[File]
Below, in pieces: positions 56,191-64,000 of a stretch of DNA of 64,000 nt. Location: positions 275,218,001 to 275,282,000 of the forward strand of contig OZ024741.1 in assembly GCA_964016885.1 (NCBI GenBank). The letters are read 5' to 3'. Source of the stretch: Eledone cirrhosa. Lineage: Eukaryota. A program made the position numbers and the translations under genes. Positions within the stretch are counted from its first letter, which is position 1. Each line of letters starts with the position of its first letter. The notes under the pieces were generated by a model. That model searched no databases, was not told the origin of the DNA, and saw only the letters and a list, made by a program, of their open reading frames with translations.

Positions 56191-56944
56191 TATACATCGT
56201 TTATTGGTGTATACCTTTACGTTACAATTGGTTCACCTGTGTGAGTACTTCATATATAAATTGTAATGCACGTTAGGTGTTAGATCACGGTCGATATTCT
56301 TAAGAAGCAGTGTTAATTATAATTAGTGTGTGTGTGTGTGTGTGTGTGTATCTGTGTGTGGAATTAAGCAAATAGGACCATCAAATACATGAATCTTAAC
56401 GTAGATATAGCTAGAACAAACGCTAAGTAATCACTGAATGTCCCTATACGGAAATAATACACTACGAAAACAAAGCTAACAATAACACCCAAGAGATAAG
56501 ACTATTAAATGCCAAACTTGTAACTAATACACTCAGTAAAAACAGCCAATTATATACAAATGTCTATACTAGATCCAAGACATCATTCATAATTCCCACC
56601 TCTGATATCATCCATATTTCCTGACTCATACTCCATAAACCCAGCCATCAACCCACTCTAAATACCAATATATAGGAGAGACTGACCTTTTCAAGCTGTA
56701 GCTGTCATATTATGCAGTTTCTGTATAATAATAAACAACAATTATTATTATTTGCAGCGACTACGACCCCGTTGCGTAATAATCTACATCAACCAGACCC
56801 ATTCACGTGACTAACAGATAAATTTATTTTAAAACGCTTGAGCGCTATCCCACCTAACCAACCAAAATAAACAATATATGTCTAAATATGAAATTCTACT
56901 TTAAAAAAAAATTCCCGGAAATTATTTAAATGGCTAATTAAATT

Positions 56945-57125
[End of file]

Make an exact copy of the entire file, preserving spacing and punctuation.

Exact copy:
Below, in pieces: positions 56,191-64,000 of a stretch of DNA of 64,000 nt. Location: positions 275,218,001 to 275,282,000 of the forward strand of contig OZ024741.1 in assembly GCA_964016885.1 (NCBI GenBank). The letters are read 5' to 3'. Source of the stretch: Eledone cirrhosa. Lineage: Eukaryota. A program made the position numbers and the translations under genes. Positions within the stretch are counted from its first letter, which is position 1. Each line of letters starts with the position of its first letter. The notes under the pieces were generated by a model. That model searched no databases, was not told the origin of the DNA, and saw only the letters and a list, made by a program, of their open reading frames with translations.

Positions 56191-56944
56191 TATACATCGT
56201 TTATTGGTGTATACCTTTACGTTACAATTGGTTCACCTGTGTGAGTACTTCATATATAAATTGTAATGCACGTTAGGTGTTAGATCACGGTCGATATTCT
56301 TAAGAAGCAGTGTTAATTATAATTAGTGTGTGTGTGTGTGTGTGTGTGTATCTGTGTGTGGAATTAAGCAAATAGGACCATCAAATACATGAATCTTAAC
56401 GTAGATATAGCTAGAACAAACGCTAAGTAATCACTGAATGTCCCTATACGGAAATAATACACTACGAAAACAAAGCTAACAATAACACCCAAGAGATAAG
56501 ACTATTAAATGCCAAACTTGTAACTAATACACTCAGTAAAAACAGCCAATTATATACAAATGTCTATACTAGATCCAAGACATCATTCATAATTCCCACC
56601 TCTGATATCATCCATATTTCCTGACTCATACTCCATAAACCCAGCCATCAACCCACTCTAAATACCAATATATAGGAGAGACTGACCTTTTCAAGCTGTA
56701 GCTGTCATATTATGCAGTTTCTGTATAATAATAAACAACAATTATTATTATTTGCAGCGACTACGACCCCGTTGCGTAATAATCTACATCAACCAGACCC
56801 ATTCACGTGACTAACAGATAAATTTATTTTAAAACGCTTGAGCGCTATCCCACCTAACCAACCAAAATAAACAATATATGTCTAAATATGAAATTCTACT
56901 TTAAAAAAAAATTCCCGGAAATTATTTAAATGGCTAATTAAATT

Positions 56945-57125